Rehabilitation Podcast Series from MED-EL
If you’re interested in more free and readily available MED-EL resources that rehabilitation professionals can use, Aneesha Pretto offers an overview of our materials to assess and monitor the progress of adolescent and adult hearing implant recipients in our recent podcast series.
Aneesha also reviews some key considerations for counselling and developing a rehabilitation program for hearing implant recipients with SSD.
All that and more can be found at: https://medel.libsyn.com/category/Rehabilitation
Special thanks to Aneesha Pretto, Advanced Rehabilitation Manager at MED-EL, for writing and contributing this article.
- Hillenbrand, J., Getty, L. A., Clark, M. J., & Wheeler, K. (1995). Acoustic characteristics of American English vowels. The Journal of the Acoustical society of America, 97(5), 3099-3111. https://doi.org/10.1121/1.411872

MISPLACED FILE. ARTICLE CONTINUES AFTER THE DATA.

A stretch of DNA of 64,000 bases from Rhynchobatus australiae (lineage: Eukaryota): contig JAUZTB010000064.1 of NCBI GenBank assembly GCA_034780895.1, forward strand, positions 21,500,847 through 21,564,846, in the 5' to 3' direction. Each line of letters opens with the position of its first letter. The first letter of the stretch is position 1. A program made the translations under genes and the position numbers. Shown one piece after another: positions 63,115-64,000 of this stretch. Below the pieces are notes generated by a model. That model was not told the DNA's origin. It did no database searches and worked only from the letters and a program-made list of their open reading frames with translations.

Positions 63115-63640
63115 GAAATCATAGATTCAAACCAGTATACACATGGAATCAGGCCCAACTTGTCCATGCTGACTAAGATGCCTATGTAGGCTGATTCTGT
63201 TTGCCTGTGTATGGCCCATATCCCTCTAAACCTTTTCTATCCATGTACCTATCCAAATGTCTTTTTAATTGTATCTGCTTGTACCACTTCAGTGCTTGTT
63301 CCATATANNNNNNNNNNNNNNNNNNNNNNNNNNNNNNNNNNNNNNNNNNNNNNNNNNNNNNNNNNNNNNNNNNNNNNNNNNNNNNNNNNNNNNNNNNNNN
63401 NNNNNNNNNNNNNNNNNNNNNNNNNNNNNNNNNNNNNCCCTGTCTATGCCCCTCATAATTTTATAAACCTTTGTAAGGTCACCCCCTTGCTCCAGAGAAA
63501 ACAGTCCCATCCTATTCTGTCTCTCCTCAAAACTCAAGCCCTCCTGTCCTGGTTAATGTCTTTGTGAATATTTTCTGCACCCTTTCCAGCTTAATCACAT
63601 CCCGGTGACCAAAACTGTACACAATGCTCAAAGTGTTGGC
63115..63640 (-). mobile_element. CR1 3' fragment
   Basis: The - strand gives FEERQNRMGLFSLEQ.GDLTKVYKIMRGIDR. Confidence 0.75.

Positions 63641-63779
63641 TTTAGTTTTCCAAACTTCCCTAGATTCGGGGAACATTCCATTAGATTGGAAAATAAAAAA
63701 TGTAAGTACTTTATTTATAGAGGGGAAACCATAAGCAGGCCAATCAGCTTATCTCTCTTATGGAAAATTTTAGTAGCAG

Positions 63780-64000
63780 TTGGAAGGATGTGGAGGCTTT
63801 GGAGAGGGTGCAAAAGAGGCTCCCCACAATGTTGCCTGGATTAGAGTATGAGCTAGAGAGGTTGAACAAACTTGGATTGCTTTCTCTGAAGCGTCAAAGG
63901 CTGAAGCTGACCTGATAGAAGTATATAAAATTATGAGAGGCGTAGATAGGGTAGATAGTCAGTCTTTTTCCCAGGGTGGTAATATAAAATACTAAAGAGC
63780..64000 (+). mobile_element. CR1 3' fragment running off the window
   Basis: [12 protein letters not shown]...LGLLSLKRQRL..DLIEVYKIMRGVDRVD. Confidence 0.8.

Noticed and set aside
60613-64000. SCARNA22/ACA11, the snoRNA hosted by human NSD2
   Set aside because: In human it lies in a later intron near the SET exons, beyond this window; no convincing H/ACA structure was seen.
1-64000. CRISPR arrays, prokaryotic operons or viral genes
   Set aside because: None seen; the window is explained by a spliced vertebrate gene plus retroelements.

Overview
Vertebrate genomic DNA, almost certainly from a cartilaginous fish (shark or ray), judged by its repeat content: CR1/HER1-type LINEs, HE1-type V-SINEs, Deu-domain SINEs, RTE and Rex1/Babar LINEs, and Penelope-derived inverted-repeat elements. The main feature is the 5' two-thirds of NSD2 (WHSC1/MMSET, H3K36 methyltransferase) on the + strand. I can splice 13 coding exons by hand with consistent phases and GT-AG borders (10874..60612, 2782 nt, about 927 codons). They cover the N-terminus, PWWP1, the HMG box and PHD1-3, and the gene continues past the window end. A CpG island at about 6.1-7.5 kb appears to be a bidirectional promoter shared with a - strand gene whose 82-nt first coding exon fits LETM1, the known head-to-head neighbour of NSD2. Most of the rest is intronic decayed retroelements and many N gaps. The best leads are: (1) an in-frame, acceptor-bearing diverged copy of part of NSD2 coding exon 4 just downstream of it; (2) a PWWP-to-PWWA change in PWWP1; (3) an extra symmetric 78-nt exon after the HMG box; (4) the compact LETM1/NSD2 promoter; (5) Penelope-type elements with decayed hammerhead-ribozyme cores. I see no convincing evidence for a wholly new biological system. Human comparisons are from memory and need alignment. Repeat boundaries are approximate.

- Lee, S., Potamianos, A., & Narayanan, S. (1999). Acoustics of children’s speech: Developmental changes of temporal and spectral parameters. The Journal of the Acoustical Society of America, 105(3), 1455-1468. https://doi.org/10.1121/1.426686
- McLeod, S., & Crowe, K. (2018). Children’s consonant acquisition in 27 languages: A cross-linguistic review. American Journal of Speech-Language Pathology, 27(4), 1546-1571. https://doi.org/10.1044/2018_AJSLP-17-0100
- Wren, Y., Titterington, J., & White, P. (2020). How many words make a sample? Determining the minimum number of word tokens needed in connected speech samples for child speech assessment. Clinical Linguistics & Phonetics, 1-18. https://doi.org/10.1080/02699206.2020.1827458